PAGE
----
It’s one of the most visible commodities and its price affects us every day: Gasoline.
And experts predict that small businesses will be hit this summer by a gas price spike that will be high enough to raise the everyday costs of doing business.
Already, gasoline prices are surging — according to Gas Buddy at the end of March, prices were up nearly 80 cents compared to the same time in 2020, and trend lines are expected to continue to spike upward. Prices could reach a national average of $3 per gallon by Memorial Day, according to the Miami Herald. The price spike is part of a long, slow rise that has been building since gas prices bottomed out in early May of 2020, when the COVID-19 pandemic sent demand plummeting.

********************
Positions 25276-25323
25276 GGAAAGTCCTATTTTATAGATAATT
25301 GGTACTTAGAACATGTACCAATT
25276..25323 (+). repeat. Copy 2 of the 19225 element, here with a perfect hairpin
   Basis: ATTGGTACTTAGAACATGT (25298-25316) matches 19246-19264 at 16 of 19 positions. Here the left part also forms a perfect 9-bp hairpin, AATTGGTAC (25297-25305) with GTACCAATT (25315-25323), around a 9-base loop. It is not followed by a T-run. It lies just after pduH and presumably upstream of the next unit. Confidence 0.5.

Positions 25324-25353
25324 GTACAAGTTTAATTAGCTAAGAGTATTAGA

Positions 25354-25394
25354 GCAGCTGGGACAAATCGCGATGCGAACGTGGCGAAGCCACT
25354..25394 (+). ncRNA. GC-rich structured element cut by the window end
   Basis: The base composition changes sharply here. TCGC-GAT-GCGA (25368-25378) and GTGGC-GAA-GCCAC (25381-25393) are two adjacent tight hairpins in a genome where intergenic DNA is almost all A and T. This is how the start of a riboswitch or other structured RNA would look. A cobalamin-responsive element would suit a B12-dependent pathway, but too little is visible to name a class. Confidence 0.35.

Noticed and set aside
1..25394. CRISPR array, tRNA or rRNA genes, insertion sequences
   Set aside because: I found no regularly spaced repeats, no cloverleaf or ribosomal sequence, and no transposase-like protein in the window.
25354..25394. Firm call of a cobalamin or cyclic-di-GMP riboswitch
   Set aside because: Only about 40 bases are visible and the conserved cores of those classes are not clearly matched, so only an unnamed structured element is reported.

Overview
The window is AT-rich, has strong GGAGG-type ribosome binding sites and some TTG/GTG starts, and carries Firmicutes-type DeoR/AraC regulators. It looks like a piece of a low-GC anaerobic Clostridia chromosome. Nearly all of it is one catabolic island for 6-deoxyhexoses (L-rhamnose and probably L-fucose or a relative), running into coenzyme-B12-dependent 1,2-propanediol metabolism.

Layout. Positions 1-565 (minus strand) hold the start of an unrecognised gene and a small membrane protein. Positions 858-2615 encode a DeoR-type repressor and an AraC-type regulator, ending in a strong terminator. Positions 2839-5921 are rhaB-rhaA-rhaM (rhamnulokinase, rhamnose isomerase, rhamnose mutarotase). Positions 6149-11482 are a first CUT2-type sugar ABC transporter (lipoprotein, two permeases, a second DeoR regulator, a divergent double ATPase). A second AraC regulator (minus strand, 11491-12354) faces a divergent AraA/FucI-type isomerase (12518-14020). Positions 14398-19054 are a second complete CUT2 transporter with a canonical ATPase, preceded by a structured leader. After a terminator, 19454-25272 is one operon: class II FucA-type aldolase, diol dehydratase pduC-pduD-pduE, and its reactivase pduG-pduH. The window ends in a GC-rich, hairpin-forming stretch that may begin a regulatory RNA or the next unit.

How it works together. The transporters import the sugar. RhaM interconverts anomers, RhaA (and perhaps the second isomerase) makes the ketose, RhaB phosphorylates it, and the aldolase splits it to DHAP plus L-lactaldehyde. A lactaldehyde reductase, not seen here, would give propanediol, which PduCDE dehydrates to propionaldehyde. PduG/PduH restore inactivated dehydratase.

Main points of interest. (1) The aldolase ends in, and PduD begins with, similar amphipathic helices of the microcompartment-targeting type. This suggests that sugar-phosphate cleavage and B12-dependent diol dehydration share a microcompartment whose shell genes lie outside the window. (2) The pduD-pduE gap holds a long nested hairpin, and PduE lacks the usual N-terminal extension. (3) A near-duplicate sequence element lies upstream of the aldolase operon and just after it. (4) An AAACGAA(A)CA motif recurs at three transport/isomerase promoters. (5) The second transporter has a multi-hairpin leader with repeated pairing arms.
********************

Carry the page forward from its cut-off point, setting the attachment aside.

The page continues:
Rising gasoline prices raise overhead and the cost of doing business, which cuts into profits. With that tension, something has to change. Either products will change, prices will rise or services will be cut.
Small business will find trucking costs rise with the dreaded invoice line: Fuel-related increase. Businesses such as brick-and-mortar furniture stores will immediately see higher trucking costs and higher costs per item.
For businesses that rely on a fleet, be it one or 100 vehicles, higher gas prices could require some changes in service areas, vehicles or services, according to the Houston Chronicle.
The smallest of small business, like food trucks in Los Angeles for example, have experienced gasoline prices over $4 since 2019. In response, they cut their routes and parked in their most lucrative locations.
Raising prices in competitive markets might not be the first choice for businesses. But as overhead continues to rise, some changes are inevitable, whether in workforce, product quality or consumer prices, according to the Houston Chronicle.